We sat down with Big Something’s Nick MacDaniels to get the inside scoop on what sets Mountain Music Festival apart and discuss what it’s been like for the band to grow alongside the annual event.

L4LM: Big Something has played Mountain Music Festival every year since its debut in 2014. How would you describe your relationship with the festival, and what keeps you coming back?

Nick MacDaniels: We’ll keep coming back as long as they keep inviting us! It’s a really fun event, and we’ve loved growing into it over the years. When we first got started, we were lower down on the lineup and played during the day. As the years have gone on, we’ve gotten into more of a headliner role and have been playing sets later at night. We’ve had a couple of late-night sets there that have been really fun. It’s really cool. It’s given us a home base in West Virginia, which isn’t too far from North Carolina, where we’re from. The people there are just really awesome. There’s a water park on-site. The first few years, we all got to stay in cabins. They took us whitewater rafting. It’s got a summer camp vibe to it. There’s a little bit more to it than just your normal music festival. There’s a comradery and a cool energy to it that makes it unique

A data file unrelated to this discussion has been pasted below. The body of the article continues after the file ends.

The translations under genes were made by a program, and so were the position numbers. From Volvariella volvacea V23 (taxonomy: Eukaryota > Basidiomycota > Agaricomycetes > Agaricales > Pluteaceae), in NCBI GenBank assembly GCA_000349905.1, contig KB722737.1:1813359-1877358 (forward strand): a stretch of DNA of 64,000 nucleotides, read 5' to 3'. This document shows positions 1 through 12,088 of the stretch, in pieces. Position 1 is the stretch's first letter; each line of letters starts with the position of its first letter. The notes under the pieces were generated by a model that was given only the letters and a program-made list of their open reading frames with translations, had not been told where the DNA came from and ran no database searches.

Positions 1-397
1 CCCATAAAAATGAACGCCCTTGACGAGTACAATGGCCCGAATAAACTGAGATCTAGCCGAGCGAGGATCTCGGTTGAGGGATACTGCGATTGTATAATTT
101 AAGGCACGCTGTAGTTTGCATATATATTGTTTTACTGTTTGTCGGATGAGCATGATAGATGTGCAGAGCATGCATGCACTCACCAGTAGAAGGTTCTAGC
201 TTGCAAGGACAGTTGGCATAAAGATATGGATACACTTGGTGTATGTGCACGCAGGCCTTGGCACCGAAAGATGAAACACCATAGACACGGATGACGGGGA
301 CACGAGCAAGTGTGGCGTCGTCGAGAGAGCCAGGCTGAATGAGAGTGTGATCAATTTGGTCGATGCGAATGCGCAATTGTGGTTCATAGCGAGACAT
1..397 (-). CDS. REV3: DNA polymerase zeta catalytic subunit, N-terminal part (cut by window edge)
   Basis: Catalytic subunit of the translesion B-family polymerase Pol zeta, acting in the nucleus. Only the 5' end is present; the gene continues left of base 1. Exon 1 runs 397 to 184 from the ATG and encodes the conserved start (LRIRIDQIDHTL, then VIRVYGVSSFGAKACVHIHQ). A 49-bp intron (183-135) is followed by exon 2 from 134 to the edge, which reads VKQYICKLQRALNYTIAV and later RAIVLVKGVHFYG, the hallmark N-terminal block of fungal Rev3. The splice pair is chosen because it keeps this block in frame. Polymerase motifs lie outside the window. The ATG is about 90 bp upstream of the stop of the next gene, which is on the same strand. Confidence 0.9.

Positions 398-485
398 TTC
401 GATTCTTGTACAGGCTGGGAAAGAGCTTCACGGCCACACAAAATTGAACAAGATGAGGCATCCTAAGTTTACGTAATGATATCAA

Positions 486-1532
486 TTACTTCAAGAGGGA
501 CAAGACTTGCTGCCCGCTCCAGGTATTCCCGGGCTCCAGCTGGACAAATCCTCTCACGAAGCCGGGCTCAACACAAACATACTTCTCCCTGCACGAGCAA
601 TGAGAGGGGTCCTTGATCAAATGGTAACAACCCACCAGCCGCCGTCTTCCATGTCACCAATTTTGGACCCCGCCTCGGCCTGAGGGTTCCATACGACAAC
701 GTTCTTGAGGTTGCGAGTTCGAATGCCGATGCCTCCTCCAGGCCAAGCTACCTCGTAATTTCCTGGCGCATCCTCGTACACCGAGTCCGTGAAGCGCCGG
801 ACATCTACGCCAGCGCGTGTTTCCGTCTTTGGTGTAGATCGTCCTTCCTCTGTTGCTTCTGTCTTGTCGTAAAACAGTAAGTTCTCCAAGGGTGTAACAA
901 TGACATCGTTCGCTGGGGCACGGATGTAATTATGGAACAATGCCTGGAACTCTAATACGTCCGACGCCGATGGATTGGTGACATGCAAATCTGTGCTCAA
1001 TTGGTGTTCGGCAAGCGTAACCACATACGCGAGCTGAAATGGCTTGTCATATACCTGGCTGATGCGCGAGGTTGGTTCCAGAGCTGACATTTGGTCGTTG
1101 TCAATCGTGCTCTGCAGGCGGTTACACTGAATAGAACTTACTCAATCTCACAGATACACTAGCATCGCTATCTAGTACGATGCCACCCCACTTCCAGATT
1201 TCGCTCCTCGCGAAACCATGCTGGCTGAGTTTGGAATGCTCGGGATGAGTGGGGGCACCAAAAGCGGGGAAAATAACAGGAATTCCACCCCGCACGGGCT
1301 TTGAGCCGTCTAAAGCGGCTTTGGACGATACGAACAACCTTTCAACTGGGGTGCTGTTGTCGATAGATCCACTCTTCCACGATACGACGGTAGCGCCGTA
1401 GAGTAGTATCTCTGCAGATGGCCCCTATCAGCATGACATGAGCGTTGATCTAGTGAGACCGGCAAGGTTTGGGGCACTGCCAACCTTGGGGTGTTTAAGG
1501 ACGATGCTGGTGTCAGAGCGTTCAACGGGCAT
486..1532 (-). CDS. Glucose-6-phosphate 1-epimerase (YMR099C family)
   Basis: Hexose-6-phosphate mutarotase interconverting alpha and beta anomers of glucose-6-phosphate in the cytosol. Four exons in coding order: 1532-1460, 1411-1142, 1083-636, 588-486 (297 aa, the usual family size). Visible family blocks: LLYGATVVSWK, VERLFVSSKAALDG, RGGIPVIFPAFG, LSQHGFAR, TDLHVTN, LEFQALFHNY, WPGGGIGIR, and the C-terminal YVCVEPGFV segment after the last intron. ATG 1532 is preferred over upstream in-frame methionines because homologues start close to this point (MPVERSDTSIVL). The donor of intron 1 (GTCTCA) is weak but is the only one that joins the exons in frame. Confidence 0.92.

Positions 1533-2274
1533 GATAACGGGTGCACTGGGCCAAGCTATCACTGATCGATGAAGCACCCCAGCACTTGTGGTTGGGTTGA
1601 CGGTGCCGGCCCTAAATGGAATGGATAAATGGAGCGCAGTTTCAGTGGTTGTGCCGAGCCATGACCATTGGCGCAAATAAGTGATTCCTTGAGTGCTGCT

L4LM: Cool. Yeah, I want to get to all of that stuff they offer at the venue. But first, I wanted to ask about your first year there and if you remember anything in particular about your experience that year.

Nick MacDaniels: I remember when the promoter called me. Some of the funniest phone calls I’ve ever had from a festival promoter. He’s like, “We’re throwing a festival. It’s 1500 acres of party.”